Then, we backtracked to the birthplace of Rama, at Ramkot/ Svargadvara. After being thoroughly searched at least 5 times, security here is diligent but hesitant to properly pat down a ‘white woman’, the crowd stuttered through what seemed like kilometres of caged walkway to where the Idol lives under a tent, it was only a glimpse as everyone was cramming to pay their respects. We were given raisins and sugar-ball prasad to feed the descendants of Hanuman’s army that clamber all over the cage. At Treta ke Thakur Temple, painted to match the sky, but seemingly neglected for such an ancient and significant site, we intruded into another family home. The guardians of the original Idols of Rama, Sita, Lakshman and Bharat only open their treasure to devotees once a year for security and conservation reasons. I made a prayer for someone to come and do some restoration here.

Quite the opposite was necessary at Hanuman Garhi, where devotees had turned up to wash and polish the picture tiles and floors of the Temple. Volunteers with their hose and squeezy mops and brooms were smiling whilst sprucing up the exterior to a shine, if only all Temples in India were as conscientiously cared for. I was heavily garlanded and felt surely my mission will be accomplished, but better was yet to come. Sanjay Das,  who manages the administrative affairs of the temple, received me for an interpreted chat. I explained my project and he was delighted that Ayodhya might get better known on the international map. I apologised that I was going to avoid politics and he said politics were not necessary to tell Rama’s story, to quote him “The Almighty made mortals, we divided ourselves”, what a quietly impressive man. I commented to Ravi how young this Priest was, his reply “it is not age, but knowledge and talent that makes a Priest” left me with food for thought.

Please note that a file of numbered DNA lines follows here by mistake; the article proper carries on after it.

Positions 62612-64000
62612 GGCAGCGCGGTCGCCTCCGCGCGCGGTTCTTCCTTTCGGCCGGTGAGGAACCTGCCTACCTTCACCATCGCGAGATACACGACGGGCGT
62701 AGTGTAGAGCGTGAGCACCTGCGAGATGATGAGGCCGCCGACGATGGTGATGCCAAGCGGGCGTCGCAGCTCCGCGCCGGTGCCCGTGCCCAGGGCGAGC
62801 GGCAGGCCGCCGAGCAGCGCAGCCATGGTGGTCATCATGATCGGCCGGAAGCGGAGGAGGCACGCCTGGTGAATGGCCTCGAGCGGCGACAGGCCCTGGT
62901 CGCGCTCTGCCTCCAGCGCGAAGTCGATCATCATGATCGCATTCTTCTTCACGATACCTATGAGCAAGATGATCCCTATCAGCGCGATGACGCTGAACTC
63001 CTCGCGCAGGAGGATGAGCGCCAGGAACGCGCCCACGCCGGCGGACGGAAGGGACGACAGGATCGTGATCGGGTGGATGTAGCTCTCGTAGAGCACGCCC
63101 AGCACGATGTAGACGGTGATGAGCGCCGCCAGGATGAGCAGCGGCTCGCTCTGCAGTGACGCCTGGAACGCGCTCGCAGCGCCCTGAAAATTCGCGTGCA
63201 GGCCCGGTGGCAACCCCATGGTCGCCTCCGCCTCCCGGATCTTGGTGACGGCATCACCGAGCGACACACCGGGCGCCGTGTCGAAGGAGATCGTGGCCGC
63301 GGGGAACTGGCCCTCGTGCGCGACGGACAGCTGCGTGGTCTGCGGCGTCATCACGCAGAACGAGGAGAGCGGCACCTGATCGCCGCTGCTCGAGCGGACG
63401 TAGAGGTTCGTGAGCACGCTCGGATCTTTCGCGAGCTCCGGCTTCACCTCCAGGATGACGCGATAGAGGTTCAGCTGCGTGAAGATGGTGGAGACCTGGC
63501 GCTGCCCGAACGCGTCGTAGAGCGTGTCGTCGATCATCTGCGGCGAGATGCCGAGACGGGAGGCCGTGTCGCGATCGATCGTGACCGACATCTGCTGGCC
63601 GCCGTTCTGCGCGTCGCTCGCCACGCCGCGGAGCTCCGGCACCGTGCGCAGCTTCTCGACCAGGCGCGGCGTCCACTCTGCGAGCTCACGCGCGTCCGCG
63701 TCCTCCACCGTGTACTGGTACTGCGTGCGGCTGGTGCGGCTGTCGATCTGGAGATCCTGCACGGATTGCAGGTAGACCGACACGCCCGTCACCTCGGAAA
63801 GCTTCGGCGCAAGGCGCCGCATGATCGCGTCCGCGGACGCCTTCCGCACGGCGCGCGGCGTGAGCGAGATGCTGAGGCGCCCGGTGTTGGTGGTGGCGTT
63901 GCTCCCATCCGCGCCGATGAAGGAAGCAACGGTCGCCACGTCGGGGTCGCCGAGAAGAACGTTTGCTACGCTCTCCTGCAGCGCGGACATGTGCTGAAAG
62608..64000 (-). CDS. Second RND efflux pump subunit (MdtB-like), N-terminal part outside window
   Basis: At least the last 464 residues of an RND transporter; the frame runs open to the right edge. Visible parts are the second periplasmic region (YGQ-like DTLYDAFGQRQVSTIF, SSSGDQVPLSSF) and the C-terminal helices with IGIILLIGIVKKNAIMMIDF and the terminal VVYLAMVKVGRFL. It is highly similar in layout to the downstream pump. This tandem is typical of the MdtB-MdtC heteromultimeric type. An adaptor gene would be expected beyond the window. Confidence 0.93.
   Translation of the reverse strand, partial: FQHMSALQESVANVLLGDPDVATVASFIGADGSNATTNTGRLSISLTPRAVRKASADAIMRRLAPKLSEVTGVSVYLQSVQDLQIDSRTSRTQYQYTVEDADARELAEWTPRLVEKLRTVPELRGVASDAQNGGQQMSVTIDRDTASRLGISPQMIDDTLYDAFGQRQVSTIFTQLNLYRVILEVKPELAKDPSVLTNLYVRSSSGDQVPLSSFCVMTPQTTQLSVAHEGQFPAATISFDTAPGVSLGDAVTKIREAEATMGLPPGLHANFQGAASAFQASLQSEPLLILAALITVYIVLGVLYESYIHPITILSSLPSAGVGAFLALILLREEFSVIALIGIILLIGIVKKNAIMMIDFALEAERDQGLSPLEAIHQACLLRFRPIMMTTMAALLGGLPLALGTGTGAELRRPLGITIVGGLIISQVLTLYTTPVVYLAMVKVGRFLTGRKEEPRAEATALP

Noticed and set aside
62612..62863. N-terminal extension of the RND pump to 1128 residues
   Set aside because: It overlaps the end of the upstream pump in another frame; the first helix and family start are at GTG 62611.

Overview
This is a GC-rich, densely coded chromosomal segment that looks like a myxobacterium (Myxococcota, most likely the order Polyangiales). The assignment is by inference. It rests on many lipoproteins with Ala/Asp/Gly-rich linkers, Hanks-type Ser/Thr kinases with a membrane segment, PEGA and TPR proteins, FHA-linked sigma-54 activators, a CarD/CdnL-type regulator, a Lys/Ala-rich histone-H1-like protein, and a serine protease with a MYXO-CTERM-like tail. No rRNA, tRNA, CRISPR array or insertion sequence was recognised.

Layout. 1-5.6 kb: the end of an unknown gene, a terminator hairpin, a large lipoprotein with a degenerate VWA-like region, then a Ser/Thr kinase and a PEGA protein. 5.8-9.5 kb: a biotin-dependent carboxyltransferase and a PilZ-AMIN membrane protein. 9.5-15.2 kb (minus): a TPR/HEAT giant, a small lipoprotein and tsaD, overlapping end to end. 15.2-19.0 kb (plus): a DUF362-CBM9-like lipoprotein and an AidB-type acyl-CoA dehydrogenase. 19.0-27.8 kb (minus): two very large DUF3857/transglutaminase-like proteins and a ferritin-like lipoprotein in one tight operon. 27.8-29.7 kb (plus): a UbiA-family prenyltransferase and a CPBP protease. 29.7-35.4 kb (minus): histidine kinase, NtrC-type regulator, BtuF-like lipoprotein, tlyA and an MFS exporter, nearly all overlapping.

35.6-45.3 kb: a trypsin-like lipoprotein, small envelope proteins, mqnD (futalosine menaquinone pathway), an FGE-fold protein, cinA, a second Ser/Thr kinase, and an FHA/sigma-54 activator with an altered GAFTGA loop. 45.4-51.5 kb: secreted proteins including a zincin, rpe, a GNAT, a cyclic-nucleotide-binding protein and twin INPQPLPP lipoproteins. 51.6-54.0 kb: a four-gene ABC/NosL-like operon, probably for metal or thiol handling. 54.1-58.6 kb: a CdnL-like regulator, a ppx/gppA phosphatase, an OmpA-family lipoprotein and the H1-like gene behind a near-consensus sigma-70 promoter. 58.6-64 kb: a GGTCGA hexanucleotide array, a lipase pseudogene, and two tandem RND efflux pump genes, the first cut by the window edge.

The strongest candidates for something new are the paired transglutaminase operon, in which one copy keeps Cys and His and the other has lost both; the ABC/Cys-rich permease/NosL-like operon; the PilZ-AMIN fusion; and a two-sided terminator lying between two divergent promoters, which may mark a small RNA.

At Kanaka Bhavan, Sita’s kitchen, the drum was rolling, the crowd was seated in front of three pairs of Sita-Rama idols. Varying in size like the Russian dolls, the smallest pair was brought towards us for adoration and give blessings in return. It is very moving to watch how alive Hindu religious tradition remains, so symbolic of the true independence of India.

By now we were hungry and hot, the hospitable Mr Triloki Nath Pandey at Kar Sevak Puram offered us lunch and shelter. All the male students were lunching alongside us and I remarked there were no women, our host answered “their (the male students) life is not a piece of cake”; just then the girl students, who study social work here, came out from another residence to wash their tin plates in their lilac and crimson sari uniforms. After our lunch, we moved on to Nageshwar Nath Temple, where Ganesha was being bathed, meals were being served below, and I took a beautiful photograph of a cow gazing into the temple.

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Finally, in spite of my flu, wobbly knee and the 44 degree temperature we climbed up a crumbling Mani Parbat, I opened the little shrine to say to Hanuman we had made it, we stumbled further up onto the collapsing roof top to admire the view. The shrine looked cared for, but the approach up the Parbat was disheveled and I imagine difficult for pilgrims. Personally, I can hack the challenges that India presents, but it is baffling to the average Westerner how such a Holy city can be in such a state of disrepair, a disappointingly old fashioned museum, one budget Dharamshala, a scarcity of toilets and rubbish broadband may just be acceptable to the faithful Diaspora pilgrims, but it does not satisfy the C21st international tourist. The birthplace of Lord Rama, who lives as passionately in the hearts of his worldwide devotees much as he did 5000 odd years ago, deserves better.

Edit: In the original article it was incorrectly stated that Sanjay Das was President of Akhara Parishad. The Author has clarified that Sanjay Das actually takes care of administration of Hanuman Garhi Temple and many consider him to be a close associate of Guru Gyan Das, who was previously President of Akhara Parishad.

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Antonia Filmer is former British Vogue Fashion Editor, Home Furnishing Design Director of Laura Ashley Ltd., producer of Garden Operas for 10 years to benefit a children’s charity. Antonia is an inveterate traveller and is currently the London correspondent for The Sunday Guardian- India.